As I prefer receiving the boundary values for such cases I did my own interpolate function (see code below). I expected it to be a slower than the original because it does not remember previous values. So I did some measurements. To my surprise it was twice as fast, with random values almost tree times as fast (Performance measured once with 2^26 sequential values and once with 2^26 random values)
So i decidedd to give it away for free. I also added compatibility with the original function.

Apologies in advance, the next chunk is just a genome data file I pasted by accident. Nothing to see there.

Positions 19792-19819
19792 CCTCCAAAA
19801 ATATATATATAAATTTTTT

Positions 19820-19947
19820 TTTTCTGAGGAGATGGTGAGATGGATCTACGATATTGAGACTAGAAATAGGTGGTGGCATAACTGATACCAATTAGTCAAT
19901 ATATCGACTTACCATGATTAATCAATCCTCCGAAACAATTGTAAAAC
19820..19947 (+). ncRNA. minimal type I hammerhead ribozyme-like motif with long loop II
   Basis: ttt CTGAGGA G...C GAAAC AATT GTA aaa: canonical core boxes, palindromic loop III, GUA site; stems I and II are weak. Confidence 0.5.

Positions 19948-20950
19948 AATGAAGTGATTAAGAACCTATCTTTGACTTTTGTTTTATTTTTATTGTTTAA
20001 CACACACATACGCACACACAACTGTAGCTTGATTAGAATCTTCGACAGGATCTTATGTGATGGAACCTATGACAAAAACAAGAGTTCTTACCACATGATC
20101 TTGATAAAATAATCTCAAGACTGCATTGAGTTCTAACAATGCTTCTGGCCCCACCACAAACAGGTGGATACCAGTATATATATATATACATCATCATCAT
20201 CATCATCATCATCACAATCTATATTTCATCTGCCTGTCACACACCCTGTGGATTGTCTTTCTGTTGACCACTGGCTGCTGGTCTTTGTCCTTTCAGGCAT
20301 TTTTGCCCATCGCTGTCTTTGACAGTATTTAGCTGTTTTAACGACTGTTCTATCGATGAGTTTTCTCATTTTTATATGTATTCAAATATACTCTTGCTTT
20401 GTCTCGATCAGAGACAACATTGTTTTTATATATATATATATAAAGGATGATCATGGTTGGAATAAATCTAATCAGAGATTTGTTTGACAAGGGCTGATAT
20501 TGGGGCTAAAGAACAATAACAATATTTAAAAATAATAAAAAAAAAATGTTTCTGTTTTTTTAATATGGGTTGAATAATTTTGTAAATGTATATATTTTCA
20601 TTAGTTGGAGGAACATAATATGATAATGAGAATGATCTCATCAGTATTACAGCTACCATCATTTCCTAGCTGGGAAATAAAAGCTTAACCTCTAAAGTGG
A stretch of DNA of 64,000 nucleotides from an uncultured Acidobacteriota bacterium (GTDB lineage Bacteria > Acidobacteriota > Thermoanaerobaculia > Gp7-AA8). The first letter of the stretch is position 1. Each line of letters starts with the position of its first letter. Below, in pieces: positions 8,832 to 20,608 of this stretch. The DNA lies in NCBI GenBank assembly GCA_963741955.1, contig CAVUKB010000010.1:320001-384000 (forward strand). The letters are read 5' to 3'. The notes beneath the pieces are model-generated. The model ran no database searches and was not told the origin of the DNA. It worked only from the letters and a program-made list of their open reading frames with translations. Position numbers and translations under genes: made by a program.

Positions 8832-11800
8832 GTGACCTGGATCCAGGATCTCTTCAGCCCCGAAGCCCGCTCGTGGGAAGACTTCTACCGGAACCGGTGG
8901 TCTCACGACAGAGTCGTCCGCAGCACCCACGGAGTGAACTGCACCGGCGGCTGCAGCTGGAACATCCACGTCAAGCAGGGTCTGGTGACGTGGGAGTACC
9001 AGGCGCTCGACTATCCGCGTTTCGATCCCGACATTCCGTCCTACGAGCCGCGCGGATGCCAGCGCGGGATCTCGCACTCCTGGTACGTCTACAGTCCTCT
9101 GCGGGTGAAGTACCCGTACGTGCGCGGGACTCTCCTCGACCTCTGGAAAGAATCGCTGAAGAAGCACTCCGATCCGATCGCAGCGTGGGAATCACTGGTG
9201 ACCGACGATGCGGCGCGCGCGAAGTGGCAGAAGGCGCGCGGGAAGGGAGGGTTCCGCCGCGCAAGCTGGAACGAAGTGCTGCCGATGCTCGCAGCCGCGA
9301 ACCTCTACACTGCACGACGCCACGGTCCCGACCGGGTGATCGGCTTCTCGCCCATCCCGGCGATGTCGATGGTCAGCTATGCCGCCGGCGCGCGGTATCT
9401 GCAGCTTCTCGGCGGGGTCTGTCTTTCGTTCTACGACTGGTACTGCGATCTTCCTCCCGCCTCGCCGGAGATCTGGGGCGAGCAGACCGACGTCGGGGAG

value = interpolate_linear(settings, value, cap)
With the optional third (boolean) argument "cap" set to 'true', it provides the boundary values, without the third argument it provides nil for out of range values.
Code: Select all
function interpolate_linear(settings, value, cap) local r = 1 -- start with first row local max = #settings -- last row local input = value if cap then -- limit value to settings range input = var_cap(value, settings[r], settings[max]) else -- return nil if outside of range if input < settings[r] or input > settings[max] then return nil end end while r < max do -- check for applicable row if input > settings[r+1] then -- check next row r = r+1 else -- applicable row found break end end x0, y0 = table.unpack(settings[r]) x1, y1 = table.unpack(settings[r+1]) return y0 + (input - x0) * (y1 - y0)/(x1 - x0) end